Human Flower Project
Thursday, June 21, 2007
Hemerocallis Fulva: Let Jimi Take Over
Summer’s tiger lily opens visions of Hendrix, the “Wild Thing” at Monterey.
Tiger lilies (Hemerocallis Fulva) at the Summer Solstice
June 21, 2007, Austin, TX
Photo: Human Flower Project
Our friend Zelma Mason disparaged them as “railroad lilies.” We’ve since heard a bigger put down: “ditch lily”—which is only slightly kinder than George Bush’s moniker for Karl Rove.
We grew up with Hemerocallis Fulva but never would have called them that. They were “tiger lilies,” and in June would begin reaching along the roadsides all over Kentucky. Moving to Texas, we figured they’d be a cinch to grow, since back east they seemed to carry on fine without anybody’s help, even with Zelma’s disdain.
Lilies for Jimi, Renton, WA
Photo: David Meyer
But that hasn’t been true. We and the Austin chalk and weather ganged up and killed several plants over the years. So when this month—undoubtedly thanks to our wet spring—three tiger lilies bloomed, we were fired up! The photo above was taken just at 1:06 pm, the Summer Solstice, Central Daylight Time.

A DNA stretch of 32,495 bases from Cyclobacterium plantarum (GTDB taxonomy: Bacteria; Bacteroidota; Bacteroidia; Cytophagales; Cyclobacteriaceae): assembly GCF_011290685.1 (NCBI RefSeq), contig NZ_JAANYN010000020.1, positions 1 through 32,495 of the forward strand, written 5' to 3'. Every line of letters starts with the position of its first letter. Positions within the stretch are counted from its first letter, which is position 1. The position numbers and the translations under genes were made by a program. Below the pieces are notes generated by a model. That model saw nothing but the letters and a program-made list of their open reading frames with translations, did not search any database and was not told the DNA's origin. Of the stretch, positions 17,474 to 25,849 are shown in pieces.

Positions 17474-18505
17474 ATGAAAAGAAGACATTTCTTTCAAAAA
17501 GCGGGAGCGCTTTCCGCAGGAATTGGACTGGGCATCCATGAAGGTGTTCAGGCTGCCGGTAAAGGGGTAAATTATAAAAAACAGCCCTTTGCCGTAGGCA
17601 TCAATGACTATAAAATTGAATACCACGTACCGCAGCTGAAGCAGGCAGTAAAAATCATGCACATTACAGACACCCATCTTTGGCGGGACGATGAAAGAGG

Tiger lilies also call to mind a marvelous trip we took in 1989, our one and only visit to the Great Northwest. In Seattle, we spent a splendid overcast day with David Meyer, a friend we hadn’t seen in over a decade. Being mutually reinforcing fans of wah-wah blues music, the two of us made a pilgrimage to Renton, a Seattle suburb, to pay our respects to James Marshall “Jimi” Hendrix. On the way we stopped at a flower shop, and chose these orange lilies: “Let me Stand Next to Your Fire!”
Jimi Hendrix at Monterey Pop Festival June 18, 1967
Photo: via Jimi Hendrix Biography
Looking at these old photos again, we see that the blooms aren’t Hemerocallis Fulva exactly. They may even be true lilies, not daylilies, but the shape and color are reminiscent of the familiar ditch dwellers. They reminded us of the flames licking up from Jimi’s guitar in the climax of his performance at Monterey. It, too, blossomed nearly at the summer solstice: June 18, 1967. In Renton, we were gratified to discover that his gravestone, quite small for such a musical giant, is carved with a Stratocaster; laid there, our flowers looked fittingly incendiary.
David has gone on to do many things; most recently he’s written a book about another figure in our pop pantheon, Gram Parsons.
And Jimi, though he died September 18, 1970, has gone on too. Like the Hemerocallis Fulva some call invasive, his fire still crackles on a zillion fretboards across the world.